“Another visible presence of Occupy will be evident this spring in Washington, DC when the National Occupation of Washington, DC begins on March 30th.”

Many in the corporate media like to think the Occupy is over, but those of us involved know better.  We do not rely on the corporate media to validate the work of Occupy, we see it in our communities.  And, we know to look to our own media for accurate information. The Occupied Wall Street Journal reports on the actions of the Occupy, it’s weekly “Reports from the Front Lines” is something many of us look forward to so we can see the movement taking action across the country.

Another visible presence of Occupy will be evident this spring in Washington, DC when the National Occupation of Washington, DC begins on March 30th.  The event, which will continue through the month of April, is being organized by members of dozens of occupies from around the country.  Twenty-five General Assemblies have passed statements of solidarity for this national occupy event.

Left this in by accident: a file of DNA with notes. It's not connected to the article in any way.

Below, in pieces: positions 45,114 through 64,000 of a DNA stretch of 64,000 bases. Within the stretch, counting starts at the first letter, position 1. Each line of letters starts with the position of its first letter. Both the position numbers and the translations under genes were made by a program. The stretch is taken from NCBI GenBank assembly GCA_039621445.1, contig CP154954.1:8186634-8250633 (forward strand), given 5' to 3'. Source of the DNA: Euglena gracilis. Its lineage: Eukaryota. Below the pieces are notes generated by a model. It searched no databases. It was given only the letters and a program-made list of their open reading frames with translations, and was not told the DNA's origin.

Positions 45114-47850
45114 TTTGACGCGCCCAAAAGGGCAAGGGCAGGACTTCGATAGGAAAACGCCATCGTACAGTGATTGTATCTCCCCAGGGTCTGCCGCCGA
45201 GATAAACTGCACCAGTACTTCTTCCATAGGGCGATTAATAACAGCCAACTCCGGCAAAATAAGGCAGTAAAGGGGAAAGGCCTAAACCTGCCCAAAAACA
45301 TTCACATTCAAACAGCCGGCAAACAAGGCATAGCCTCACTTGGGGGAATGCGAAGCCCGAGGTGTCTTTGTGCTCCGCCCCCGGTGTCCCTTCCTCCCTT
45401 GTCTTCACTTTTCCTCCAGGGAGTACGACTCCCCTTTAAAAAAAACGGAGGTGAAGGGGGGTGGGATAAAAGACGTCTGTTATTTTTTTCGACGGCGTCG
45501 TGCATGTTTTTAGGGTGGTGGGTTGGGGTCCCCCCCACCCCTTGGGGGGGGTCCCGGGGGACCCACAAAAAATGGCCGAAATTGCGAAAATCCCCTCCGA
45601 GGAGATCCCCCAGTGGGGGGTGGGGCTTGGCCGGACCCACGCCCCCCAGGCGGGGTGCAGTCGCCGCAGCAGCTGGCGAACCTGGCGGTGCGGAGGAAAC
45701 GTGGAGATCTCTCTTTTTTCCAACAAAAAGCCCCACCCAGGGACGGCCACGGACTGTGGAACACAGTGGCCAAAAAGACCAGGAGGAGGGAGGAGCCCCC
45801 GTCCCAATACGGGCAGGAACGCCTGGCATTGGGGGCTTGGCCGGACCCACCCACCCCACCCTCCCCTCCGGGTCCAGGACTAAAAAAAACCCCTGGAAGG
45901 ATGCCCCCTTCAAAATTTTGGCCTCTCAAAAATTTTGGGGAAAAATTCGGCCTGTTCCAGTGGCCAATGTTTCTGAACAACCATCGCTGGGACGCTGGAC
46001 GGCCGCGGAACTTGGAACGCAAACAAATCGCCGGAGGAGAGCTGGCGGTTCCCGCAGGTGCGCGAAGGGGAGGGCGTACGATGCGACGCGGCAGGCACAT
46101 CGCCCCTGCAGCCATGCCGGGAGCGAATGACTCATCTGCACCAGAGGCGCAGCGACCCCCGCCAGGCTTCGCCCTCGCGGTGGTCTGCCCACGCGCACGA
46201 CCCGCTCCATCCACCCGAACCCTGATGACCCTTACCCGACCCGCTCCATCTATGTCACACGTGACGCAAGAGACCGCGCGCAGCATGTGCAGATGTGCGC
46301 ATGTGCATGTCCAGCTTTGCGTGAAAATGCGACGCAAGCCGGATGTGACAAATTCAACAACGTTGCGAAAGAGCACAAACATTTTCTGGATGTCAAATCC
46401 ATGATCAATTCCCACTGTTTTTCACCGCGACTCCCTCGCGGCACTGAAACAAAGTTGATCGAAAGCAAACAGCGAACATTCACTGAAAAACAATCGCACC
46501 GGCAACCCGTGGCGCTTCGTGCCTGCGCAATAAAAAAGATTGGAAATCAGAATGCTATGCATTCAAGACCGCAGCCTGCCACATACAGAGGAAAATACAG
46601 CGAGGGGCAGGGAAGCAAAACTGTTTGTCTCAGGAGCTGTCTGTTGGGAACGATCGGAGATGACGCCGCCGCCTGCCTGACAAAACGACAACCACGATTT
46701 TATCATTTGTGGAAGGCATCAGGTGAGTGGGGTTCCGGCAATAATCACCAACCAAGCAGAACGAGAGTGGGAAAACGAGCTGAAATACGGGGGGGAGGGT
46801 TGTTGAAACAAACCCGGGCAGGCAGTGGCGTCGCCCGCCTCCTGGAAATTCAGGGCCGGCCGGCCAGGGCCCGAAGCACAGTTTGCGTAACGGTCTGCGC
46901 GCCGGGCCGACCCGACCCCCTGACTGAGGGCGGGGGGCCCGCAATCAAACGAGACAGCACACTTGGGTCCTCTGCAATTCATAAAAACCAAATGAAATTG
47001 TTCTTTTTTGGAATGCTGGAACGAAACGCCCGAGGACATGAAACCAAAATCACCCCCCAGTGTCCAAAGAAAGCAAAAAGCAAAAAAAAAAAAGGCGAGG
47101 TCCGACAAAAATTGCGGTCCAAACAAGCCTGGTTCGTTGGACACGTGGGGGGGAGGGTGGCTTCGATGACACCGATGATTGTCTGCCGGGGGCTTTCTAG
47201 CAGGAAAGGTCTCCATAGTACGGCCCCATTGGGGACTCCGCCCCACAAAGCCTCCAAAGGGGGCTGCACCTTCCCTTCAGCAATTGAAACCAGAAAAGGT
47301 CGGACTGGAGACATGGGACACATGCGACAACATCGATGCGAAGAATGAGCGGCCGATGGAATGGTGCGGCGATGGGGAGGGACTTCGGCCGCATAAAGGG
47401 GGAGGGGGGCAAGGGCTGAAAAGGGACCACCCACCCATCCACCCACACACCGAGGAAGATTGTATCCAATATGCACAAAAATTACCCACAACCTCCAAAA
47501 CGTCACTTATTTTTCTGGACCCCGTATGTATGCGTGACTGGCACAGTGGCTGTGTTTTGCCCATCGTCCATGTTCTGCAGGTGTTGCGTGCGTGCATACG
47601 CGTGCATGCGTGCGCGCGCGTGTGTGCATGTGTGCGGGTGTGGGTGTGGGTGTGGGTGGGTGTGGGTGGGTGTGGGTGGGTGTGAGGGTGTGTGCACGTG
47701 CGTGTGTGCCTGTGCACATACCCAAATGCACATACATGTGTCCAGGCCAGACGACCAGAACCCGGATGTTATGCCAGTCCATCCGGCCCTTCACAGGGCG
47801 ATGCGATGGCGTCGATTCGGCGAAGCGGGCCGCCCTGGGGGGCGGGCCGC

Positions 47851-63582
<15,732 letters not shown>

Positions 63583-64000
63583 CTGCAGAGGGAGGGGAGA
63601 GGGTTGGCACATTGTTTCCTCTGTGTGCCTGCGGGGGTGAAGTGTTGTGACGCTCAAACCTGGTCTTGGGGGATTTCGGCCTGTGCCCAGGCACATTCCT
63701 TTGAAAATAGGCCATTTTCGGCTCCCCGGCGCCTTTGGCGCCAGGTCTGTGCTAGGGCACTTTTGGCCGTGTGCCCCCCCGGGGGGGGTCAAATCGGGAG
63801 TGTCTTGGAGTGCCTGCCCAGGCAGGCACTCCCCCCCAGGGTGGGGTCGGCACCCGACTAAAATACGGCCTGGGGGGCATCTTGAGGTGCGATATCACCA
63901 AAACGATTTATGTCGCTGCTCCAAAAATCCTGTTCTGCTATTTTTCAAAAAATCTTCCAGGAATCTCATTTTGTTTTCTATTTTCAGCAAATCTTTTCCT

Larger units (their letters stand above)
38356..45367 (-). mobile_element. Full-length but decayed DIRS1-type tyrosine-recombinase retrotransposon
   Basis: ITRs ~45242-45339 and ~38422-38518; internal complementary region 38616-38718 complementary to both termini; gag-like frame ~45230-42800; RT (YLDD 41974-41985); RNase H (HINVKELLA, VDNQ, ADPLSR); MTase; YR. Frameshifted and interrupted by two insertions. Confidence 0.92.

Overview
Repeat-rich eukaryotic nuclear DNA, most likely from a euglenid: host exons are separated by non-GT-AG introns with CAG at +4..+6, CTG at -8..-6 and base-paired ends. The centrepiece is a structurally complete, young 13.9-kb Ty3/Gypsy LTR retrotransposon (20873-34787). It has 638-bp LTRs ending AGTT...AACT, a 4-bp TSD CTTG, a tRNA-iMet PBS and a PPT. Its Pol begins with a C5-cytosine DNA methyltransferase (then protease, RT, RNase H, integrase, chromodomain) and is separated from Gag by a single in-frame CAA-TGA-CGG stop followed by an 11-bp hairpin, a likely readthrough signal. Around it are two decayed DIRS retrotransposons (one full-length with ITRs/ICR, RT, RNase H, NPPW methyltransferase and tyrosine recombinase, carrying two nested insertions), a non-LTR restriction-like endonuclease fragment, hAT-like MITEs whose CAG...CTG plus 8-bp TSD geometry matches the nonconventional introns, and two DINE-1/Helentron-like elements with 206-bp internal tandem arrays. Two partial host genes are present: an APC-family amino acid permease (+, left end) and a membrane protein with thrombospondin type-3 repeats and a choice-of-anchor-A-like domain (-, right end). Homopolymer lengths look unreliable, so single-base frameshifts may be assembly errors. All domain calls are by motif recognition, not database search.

NOW DC begins with a lot of activity.  On the first day, Occupy the EPA, will bring people together to protect the planet for a sustainable ...

Published: Wednesday 21 December 2011
California schools submitted extremely high numbers of student’s possessing guns into a state database for school discipline, but the Center has discovered great overestimation in the data.

Did schools in Sacramento County, California, really suspend 6,645 students last year for having a firearm at school? What about Alameda County, in the San Francisco Bay Area, where raw numbers fed into a state database had 6,594 kids suspended for packing a gun?

Clearly, the answer is no. But we found these funny figures — and another huge error — while digging into raw numbers that California’s schools must submit to the state’s Department of Education after the close of each academic year. The department adds up the raw numbers of disciplinary actions and categorizes them by county, district, school and infraction and posts the information on its website for the public to see starting in September.